Although it was introduced way back in 1966, and retired from service a whopping eighteen years ago, the SR-71 Blackbird remains among the most popular military aircraft of all time — and for good reason. Despite its relative old age when compared to modern feats of aviation ingenuity like the F-35 Joint Strike Fighter or the F-22 Raptor, the SR-71 could still mop the floor with them in terms of top speed or operational ceiling. It even continues to inspire those who build America’s most advanced aircraft, with a whole new generation of engineers currently hard at work designing the SR-72, a potentially MACH 6 capable follow-up to the venerable Blackbird.
While the SR-71’s sleek looks, unusual shape, and impressive statistics can all be credited with its popularity, perhaps it’s stories like this, however, that truly launch the reconnaissance aircraft out of the realm of “cool” and into the category of “legendary.”
Air Force Major Brian Shul is a Vietnam era veteran with more than 212 combat missions to his name — the last of which resulted in him getting shot down and suffering traumatic burns that not only threatened to end his career, but his very life. Shul was able to make a full recovery, however, and would go on to become a test pilot for the legendary SR-71 before retiring from the Air Force after 20 years of service.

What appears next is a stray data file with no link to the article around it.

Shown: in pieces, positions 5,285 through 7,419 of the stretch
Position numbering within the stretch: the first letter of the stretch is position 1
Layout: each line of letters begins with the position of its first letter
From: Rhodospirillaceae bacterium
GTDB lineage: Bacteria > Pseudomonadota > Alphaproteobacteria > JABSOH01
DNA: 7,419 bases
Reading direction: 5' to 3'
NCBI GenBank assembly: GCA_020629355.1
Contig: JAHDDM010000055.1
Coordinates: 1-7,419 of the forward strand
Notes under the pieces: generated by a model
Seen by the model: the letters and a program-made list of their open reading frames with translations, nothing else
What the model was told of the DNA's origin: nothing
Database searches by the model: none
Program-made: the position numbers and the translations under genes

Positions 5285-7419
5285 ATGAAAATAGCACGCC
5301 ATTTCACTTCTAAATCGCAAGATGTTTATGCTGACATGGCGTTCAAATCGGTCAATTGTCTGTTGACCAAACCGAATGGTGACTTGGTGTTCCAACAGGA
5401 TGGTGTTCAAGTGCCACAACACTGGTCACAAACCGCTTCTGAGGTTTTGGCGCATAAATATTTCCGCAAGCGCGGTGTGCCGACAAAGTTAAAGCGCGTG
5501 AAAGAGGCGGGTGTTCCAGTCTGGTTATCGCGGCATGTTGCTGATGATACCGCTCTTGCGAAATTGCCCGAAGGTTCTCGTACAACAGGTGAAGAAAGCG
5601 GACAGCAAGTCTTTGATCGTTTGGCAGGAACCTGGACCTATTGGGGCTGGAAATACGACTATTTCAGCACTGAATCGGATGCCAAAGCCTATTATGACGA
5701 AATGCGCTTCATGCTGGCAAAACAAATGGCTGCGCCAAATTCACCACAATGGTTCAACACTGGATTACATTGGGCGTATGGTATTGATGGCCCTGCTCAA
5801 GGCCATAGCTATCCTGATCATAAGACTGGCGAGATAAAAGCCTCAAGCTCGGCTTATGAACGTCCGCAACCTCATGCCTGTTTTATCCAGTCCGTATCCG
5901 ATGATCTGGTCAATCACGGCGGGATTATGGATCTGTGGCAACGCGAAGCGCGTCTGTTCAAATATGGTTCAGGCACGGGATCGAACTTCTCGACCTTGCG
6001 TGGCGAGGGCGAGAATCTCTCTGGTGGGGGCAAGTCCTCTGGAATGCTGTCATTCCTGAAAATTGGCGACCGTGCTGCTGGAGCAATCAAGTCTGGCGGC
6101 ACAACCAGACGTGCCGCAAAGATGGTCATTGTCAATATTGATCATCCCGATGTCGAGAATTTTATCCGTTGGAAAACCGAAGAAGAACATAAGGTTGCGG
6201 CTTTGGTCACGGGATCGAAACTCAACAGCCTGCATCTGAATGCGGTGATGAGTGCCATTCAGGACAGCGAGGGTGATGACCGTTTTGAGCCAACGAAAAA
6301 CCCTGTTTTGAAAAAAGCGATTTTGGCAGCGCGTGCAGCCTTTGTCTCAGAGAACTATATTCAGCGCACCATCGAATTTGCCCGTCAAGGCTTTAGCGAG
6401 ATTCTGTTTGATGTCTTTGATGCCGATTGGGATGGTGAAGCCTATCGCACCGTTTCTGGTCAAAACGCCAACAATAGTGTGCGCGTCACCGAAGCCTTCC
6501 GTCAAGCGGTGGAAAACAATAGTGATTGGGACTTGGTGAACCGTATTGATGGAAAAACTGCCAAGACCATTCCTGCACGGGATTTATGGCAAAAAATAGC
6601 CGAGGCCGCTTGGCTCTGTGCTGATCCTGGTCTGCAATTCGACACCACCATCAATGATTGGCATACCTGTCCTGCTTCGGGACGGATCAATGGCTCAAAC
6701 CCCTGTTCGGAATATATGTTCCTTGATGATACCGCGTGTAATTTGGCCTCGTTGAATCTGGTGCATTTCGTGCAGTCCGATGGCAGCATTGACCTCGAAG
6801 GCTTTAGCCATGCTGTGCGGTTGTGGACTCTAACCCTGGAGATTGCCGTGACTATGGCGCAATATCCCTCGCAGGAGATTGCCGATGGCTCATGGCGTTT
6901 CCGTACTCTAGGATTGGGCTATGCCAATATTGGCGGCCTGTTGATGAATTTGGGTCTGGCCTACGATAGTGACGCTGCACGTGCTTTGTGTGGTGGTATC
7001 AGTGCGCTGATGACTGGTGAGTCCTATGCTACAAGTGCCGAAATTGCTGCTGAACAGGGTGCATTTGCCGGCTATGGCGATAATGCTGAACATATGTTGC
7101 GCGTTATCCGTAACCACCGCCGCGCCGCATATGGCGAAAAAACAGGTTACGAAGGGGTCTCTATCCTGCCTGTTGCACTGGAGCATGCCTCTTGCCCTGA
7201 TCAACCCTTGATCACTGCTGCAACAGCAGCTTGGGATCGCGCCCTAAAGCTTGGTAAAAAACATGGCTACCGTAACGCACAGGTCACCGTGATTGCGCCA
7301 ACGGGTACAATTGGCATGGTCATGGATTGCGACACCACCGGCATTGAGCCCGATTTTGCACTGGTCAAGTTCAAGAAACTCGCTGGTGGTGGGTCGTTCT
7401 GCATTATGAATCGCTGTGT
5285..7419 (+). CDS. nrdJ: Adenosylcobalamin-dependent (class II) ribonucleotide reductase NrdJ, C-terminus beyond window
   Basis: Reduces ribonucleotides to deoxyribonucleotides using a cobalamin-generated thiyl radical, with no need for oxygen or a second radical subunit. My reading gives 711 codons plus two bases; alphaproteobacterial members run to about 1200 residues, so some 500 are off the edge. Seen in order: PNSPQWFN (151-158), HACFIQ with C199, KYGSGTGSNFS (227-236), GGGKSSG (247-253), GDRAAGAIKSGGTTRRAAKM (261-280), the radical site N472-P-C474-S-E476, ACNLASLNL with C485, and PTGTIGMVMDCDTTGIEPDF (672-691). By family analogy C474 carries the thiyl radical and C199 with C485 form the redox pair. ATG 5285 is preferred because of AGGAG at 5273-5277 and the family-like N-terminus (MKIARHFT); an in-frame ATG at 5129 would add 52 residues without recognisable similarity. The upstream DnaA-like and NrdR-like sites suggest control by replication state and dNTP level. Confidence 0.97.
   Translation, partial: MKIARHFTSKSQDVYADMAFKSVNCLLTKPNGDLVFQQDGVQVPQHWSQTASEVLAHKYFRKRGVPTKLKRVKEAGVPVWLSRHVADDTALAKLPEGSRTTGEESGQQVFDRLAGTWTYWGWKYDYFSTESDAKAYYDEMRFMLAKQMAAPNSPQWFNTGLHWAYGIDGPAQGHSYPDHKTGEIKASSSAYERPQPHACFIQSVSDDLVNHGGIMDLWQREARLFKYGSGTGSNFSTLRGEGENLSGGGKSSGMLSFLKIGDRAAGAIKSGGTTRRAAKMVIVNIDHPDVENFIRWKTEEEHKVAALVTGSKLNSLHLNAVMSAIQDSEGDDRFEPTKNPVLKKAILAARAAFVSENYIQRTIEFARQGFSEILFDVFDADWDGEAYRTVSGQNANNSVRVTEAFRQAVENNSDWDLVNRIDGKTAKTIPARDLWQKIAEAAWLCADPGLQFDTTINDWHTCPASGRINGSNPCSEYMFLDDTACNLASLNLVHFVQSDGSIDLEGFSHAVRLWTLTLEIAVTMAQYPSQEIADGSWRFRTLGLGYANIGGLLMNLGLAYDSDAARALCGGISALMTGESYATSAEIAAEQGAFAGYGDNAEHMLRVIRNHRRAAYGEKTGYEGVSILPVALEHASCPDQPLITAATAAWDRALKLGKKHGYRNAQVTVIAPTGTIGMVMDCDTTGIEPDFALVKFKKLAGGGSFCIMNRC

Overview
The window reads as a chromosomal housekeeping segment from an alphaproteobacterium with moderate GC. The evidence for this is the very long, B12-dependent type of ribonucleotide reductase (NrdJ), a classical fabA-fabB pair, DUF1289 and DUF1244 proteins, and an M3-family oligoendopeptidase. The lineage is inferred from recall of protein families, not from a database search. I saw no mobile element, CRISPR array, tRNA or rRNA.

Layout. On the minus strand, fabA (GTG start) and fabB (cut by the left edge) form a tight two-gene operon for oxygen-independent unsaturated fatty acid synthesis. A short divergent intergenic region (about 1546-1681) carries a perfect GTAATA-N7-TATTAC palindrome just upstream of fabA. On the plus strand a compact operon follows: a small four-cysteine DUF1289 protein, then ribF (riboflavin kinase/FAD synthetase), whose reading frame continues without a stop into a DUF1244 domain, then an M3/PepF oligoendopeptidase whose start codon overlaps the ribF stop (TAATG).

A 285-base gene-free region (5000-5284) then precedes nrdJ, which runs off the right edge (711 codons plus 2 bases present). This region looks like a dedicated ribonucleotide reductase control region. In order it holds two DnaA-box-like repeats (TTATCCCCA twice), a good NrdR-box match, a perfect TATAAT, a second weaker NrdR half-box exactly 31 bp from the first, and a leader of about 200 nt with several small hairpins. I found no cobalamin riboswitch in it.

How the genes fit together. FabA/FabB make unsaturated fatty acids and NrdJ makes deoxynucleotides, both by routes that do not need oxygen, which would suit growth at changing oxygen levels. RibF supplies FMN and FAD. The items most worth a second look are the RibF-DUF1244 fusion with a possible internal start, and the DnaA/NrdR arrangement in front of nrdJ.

In a speech he gave in Chico, California, back in 2001, Shul explained how he came to find himself in the pilot’s seat of what remains, to this day, to be the fastest aircraft ever in production after many men would have simply died.
“I made that choice a long time ago and flew the jets. I was fortunate to live my dream, and then some. I survived something I shouldn’t have, and today, tell people that I am 28-years-old, as it has been that long since I was released from the hospital.” He told the crowd.
“It was like I received a second life, and in the past 28 years, I have gotten to see and do much, so much that I would not have thought possible. Returning to fly jets in the Air Force, flying the SR-71 on spy missions, spending a year with the Blue Angels, running my own photo studio… and so much more.”
Shul has become a professional key-note speaker in the years since his retirement in 1990, often peppering his stories about military service and his love for his country with some of the lighter moments he experienced as a combat and test pilot. Perhaps the best of those stories is the, now legendary, tale of the ground speed check: wherein a number of pilots, flying different aircraft, call in to air traffic control to request a readout of their speed.
The radio traffic quickly turns into a bit of a competition, with a number of pilots, including one in a Navy F/A-18 Hornet, requesting their speed readouts one after another, none of whom seem to be aware that the fastest aircraft in history is zooming across their airspace, high overhead.
Major Shul can fill in the rest.
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